KONOLA: Who will stand up for Farmer Lumbardy?
VOICE OF THE PROGRESSIVE
Free Press Opinion Columnist
The public comment period on the Fram Whitewater drilling proposal closed last Friday. A lot of people took the time to read the Environmental Assessment (EA) and submit comments. This is democracy in action.
The leases have already been granted to Fram. The wells will be drilled unless financially the company is unable to do so, which is a possibility, given their financial condition. They always have the option of selling the leases to another company, which may have been their plan all along. The only role we citizens play is to encourage the BLM to place conditions on the proposal that protect what is important to us.
Citizens for Clean Air wants to be assured that we will be able to breathe. The Town of Palisade wants to be assured that the investment they have made into the Fruit and Wine Byway, which draws tourist to their community, is not destroyed by excessive truck traffic on C Road. Fruit growers want to be assured that the increased VOCs in the air won’t reduce the yields of their crops. And then there is the water.
I’ve heard from two individuals who are really concerned that drilling in Grand Junction’s watershed could be problematic. Although the perception is that the area proposed for drilling is nothing but a desert wasteland, Glen Miller, a retired geologist who measured the water resource during his long career with the USGS, told me that there is almost enough water there to fill another Blue Mesa Reservoir.
To Don Lumbardy, it is more personal. There is a proposed well right next to his property line where he produces “natural produce” and organic beef and grows the hay that feeds them. He said, “A portion of the natural flow of water that makes up my water rights comes from numerous springs arising at the bottom of Lockhard Draw just east of my property… What if directional drilling enters into the source of the underground springs?”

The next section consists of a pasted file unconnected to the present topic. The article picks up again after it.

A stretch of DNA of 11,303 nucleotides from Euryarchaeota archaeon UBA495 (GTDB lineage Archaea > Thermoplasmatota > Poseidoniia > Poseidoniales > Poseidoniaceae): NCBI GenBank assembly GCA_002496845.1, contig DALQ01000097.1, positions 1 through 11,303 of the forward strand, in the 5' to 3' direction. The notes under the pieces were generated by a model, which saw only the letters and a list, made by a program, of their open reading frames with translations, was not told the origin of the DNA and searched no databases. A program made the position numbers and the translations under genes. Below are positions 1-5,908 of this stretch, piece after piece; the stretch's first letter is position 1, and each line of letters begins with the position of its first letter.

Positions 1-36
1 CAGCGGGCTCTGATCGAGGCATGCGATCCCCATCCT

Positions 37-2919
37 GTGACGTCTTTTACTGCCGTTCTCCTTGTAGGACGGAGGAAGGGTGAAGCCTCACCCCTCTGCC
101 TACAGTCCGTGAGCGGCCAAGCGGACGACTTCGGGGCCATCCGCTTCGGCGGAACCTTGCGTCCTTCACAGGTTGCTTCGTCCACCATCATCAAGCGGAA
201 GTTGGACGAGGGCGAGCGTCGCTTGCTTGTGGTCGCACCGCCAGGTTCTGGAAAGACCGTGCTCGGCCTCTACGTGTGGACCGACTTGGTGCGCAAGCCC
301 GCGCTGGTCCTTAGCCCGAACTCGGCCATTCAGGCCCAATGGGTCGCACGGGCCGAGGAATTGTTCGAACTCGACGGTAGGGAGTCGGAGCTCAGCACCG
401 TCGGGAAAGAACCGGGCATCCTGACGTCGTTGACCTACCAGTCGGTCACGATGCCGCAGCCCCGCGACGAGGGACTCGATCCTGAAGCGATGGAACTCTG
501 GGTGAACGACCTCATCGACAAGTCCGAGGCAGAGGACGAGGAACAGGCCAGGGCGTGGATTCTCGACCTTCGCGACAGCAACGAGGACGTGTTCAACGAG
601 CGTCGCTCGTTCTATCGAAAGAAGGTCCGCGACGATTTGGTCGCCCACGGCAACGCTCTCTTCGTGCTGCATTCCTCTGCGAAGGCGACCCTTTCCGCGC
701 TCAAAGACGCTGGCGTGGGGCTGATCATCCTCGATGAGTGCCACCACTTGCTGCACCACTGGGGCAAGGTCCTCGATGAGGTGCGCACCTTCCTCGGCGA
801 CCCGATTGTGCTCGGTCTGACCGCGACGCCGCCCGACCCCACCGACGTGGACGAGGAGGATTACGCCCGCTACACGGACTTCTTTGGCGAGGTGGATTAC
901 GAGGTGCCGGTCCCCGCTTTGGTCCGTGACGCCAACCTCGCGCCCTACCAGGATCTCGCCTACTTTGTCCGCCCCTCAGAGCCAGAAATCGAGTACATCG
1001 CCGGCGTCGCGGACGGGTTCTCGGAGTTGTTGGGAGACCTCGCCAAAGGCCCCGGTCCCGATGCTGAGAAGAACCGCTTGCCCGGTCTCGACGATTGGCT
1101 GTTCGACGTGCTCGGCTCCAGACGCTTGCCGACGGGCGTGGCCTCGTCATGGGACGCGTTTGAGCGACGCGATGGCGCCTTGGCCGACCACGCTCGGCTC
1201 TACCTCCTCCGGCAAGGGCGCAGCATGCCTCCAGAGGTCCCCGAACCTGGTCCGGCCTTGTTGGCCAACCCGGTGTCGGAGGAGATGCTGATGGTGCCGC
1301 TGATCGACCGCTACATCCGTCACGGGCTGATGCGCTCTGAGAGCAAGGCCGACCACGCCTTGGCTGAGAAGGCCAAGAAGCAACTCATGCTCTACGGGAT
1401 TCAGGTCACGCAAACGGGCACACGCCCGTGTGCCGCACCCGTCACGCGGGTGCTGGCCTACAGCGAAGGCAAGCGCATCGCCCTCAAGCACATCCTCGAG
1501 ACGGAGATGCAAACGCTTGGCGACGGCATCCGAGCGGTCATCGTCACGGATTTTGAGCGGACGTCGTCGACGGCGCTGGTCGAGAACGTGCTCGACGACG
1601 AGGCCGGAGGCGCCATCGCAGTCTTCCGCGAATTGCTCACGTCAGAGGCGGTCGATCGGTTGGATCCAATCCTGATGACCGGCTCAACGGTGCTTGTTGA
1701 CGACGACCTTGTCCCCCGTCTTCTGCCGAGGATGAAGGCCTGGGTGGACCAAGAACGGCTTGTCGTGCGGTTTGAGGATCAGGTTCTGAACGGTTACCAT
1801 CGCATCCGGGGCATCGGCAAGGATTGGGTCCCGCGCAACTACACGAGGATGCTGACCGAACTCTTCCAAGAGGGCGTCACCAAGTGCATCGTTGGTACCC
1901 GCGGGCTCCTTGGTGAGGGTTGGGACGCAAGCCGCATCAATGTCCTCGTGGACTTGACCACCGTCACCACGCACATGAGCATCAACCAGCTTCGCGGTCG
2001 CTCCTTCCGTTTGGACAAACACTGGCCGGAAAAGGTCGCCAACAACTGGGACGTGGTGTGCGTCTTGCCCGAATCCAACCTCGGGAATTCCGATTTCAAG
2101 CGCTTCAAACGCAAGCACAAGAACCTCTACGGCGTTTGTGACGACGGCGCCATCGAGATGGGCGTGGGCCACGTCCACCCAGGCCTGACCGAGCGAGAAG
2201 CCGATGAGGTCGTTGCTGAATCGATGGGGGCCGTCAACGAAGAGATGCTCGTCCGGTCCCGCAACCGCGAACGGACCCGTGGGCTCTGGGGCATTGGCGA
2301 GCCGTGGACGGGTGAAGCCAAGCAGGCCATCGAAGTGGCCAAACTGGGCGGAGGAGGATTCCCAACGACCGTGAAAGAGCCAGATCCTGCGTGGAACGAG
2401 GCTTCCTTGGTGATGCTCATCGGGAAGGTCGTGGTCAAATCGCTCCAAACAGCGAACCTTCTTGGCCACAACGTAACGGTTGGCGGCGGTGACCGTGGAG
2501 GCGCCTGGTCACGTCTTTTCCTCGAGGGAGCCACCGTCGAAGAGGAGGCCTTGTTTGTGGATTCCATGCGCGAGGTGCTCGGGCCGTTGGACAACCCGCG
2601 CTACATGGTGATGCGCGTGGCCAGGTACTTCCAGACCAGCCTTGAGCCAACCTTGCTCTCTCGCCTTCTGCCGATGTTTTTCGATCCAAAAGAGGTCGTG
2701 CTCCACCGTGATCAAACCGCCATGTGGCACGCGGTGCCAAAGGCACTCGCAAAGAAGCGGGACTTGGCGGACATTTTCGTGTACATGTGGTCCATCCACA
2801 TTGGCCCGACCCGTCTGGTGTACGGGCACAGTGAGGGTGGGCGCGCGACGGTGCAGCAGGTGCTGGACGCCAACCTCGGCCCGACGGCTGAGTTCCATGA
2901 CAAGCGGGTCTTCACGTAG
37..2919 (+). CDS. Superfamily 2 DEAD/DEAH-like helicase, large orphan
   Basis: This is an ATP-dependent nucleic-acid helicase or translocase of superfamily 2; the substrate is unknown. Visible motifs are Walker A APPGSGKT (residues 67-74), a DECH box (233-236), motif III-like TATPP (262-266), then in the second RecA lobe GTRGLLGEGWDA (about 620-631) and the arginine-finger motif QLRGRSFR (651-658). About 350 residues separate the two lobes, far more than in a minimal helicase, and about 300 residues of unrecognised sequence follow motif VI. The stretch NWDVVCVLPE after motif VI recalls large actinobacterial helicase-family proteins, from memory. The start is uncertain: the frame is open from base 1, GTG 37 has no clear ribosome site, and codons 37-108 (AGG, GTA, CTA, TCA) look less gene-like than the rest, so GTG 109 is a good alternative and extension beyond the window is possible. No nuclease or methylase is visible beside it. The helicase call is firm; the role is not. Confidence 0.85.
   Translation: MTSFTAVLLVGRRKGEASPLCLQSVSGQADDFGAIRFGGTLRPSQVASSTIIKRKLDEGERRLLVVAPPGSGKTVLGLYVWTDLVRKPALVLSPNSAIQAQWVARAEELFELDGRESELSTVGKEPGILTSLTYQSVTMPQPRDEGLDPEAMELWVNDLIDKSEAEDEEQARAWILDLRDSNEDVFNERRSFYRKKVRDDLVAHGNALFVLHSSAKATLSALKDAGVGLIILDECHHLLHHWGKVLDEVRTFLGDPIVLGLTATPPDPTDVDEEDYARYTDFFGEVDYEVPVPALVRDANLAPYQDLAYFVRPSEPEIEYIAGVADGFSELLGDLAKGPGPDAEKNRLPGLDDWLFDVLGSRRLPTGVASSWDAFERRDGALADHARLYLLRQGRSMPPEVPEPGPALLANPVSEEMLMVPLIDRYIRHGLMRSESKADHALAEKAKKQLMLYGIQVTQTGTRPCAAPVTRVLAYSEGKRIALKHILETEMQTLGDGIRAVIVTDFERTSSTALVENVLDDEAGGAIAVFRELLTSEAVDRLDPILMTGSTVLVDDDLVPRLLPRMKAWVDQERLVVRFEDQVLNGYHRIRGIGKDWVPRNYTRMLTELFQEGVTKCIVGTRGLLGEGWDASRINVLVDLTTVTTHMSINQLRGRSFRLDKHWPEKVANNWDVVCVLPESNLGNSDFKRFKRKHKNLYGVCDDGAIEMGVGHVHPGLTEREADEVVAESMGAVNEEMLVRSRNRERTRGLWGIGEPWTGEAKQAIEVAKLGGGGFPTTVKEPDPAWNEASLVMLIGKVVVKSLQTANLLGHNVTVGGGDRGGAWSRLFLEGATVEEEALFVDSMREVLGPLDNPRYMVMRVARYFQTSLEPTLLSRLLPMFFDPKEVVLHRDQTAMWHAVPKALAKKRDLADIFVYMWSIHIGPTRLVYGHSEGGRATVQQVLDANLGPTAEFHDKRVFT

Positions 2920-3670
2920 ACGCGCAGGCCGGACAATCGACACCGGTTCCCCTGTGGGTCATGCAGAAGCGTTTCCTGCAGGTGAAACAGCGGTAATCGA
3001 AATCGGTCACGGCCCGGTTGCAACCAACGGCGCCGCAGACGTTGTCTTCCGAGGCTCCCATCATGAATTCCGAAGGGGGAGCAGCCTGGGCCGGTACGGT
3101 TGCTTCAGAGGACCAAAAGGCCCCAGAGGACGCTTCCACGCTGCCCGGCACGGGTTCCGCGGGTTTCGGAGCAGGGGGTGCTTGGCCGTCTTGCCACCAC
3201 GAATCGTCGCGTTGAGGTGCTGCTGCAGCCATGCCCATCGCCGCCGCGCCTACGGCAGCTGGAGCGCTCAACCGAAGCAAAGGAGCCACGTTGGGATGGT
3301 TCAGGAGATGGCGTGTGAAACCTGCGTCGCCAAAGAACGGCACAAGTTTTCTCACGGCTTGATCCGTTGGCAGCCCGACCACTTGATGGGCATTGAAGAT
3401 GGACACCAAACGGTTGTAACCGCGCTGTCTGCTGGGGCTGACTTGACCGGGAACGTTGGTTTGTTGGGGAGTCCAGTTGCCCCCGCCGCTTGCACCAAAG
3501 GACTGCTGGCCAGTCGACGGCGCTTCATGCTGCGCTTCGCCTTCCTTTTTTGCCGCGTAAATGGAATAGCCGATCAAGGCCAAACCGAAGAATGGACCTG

Farmer Lumbardy’s property has water rights dating to 1883. When he isn’t irrigating, his water goes to the City of Grand Junction per a “special agreement.” Now the city proposes to sell that water to Fram for their operations. Lumbardy won’t see any of the money from the sale of his water. Of course it isn’t money that he wants. He wants the water to stay as pure as it is so that he can continue his farming/ranching operation and enjoying the wildlife that visit the springs.
But it gets even worse for Farmer Lumbardy. “I was notified by Fram that they intended to drill on my land and that instead of putting the well pad on my property, they would drill under. The person … asked if I would lease the mineral rights that I own on the rest of my property. I told that person probably not. His response was: ‘We will probably take the gas or oil anyway.’”
Lumbardy goes on to say, “It is imperative to me and those who hold the values of stewardship of the land and natural habitat that none of the lifetime work of myself, my parents and those who came before us be placed in a potential state of peril. Fram is not a neighbor nor are they going to contribute more than a few temporary jobs. Their estimate of 8 million plus barrels of oil over a 20-year period will not repay or replace water that is becoming in short supply worldwide, let alone in this community.”
Finally, Lumbardy says, “My operation is small, yet I put clean vegetables and meat on the tables of many in the Grand Junction area. The response to our meeting at Whitewater from the oil and gas commission was that extreme positions were not the answer. I did not hear any extreme statements from anyone presenting information. However, if protecting the water that I need to grow clean healthy ‘grub’ for the public is extreme, perhaps I misunderstand the meaning of extreme.”
So, citizens of Grand Junction, I know you value private property rights. Why is it that you are so ready to sacrifice the private property rights and water of Farmer Lumbardy?
Claudette Konola presented an analysis of the Fram financial statements at the Whitewater meeting. She is an ex-oil and gas lender and can be reached at firstname.lastname@example.org.
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